ReplyDelete
  8. Ack. Education is becoming dearer and dearer here too. Out of reach for many I fear.

    ReplyDelete
  9. I don't particularly like Bernie Sanders for President, but he has touched a nerve on the high cost of college and the problem of graduates being so deep in debt. There has to be a way to keep cost down and offer kids better choices.

    ReplyDelete
  10. She's getting an education (along with me) in the financial aspect of college. My sister's daughter will be graduating from Ringling College next month; I know she got some scholarships and some other aid, but I think she's coming away with a few students loans....

    If Emily gets into the right field (and I cannot remember if I know what she is going to study for), the cost of the education will be worth it.

    Glad you got home safely!

    betty

    ReplyDelete
  11. Holy ... it's still $15-20K per year round these parts. That's $60-80K for a full four years. And it's $50K PER YEAR for Emily? Yikes.

    ReplyDelete
  12. Education is so expensive now, but do the kids learn more? Or just learn different things?
    I didn't go to college, or Uni as we call it here, didn't finish high school, but when I was at school I was on the "free list" which meant we were so poor we couldn't afford supplies and my text books and pencils were given free, exercise books too.
    I know it's been some years since then, but $50k a year?? Wow.

    ReplyDelete
  13. I started college accounts for all five of our grandchildren at birth. The parents will find out when they need to know. I am determined that they all will have that opportunity, if they choose not to further their education then they will have a healthy bank account to start their adult lives.

    ReplyDelete
  14. Yes it really pays to put a lot of effort into the scholarship process focussing first on the big ones. I think your granddaughters are very bright and should be able to get some good ones. Some are handed out without applying but many take a lot of effort to get. Once you know which ones they are it is easier to do the next time. Bet of luck! It will all work out. They always scare us with the estimates of the cost of education but I know many who make it work despite not having anywhere near the figures quoted by all the experts.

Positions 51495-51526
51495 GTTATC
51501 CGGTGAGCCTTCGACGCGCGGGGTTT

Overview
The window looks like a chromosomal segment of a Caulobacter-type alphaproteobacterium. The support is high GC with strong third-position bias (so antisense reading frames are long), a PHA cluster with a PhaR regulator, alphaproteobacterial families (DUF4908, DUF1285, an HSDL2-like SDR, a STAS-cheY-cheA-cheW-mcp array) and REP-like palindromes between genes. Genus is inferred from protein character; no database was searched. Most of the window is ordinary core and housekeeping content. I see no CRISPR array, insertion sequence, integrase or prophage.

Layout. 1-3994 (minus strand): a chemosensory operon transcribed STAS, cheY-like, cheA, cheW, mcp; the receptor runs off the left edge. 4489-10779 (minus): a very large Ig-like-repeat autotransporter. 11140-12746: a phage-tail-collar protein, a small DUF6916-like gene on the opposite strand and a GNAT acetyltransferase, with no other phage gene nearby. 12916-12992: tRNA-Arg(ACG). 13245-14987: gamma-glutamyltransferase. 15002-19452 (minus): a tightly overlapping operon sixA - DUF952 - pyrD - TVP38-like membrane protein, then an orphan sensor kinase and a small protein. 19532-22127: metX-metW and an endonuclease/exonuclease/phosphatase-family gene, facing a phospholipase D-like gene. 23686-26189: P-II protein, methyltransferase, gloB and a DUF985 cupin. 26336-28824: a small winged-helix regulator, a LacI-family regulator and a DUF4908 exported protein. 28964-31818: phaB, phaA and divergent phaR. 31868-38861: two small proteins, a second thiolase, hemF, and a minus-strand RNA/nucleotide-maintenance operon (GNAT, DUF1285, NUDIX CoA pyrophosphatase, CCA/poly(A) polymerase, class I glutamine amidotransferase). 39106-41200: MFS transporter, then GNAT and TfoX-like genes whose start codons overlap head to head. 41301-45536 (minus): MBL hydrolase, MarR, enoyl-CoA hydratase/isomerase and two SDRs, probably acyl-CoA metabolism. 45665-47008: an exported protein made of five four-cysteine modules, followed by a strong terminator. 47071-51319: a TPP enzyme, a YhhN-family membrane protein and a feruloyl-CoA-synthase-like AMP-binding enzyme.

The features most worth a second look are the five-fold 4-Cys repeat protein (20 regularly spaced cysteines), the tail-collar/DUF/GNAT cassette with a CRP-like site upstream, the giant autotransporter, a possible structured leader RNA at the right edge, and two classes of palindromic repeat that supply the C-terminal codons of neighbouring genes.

ReplyDelete
  15. Our great granddaughter is going to a Montessori kindergarten this coming fall... 1/2 days... it cost just under $8,000 for the school year! I can't imagine what her college education will cost in 13 years.... especially after reading your post.

    ReplyDelete
  16. $50,000 a year? Good lord, I've been away for a while -- but my goodness how can anyone afford it? Good luck finding those scholarships -- I am sure they are out there and if anyone can find them I am sure you and yours will be able to succeed.

    ReplyDelete
  17. Still snow?! Any child of mine would have the best start in life - a job in Woolworth beginning aged 16.

    ReplyDelete
  18. I'm glad, Joanne, that she gets that loan. On the other hand I think: how hard to get education in America - in Germany you get (almost) all schools for free (there are a few private ones), and all universities. And you can get a scholarship for money to live on when your parents don't earn enough (and pay back a part from it, only ! when you have a job. That's fair, I think).
    But screwing the big sum down for Emily is a good step forward!

    ReplyDelete
  19. What a nightmare this whole college funding process is! Three of my kids, ages 28, 30, 32, are still paying back college loans. My oldest daughter was born and educated in England where she went to university for free with a grant for living expenses. We seem to have our priorities wrong in the US. I hope you manage to work the system as thoroughly as possible. It sounds like Emily's got the right idea.

    ReplyDelete
  20. Oh yes Joanne, times have changed - and not always for the better.

    ReplyDelete
  21. Hello,

    Lovely photos.

    It is better to avoid loans as far as possible. Scholarships are better. The cost of higher education is skyrocketing. Times have changed.

    Best wishes

    ReplyDelete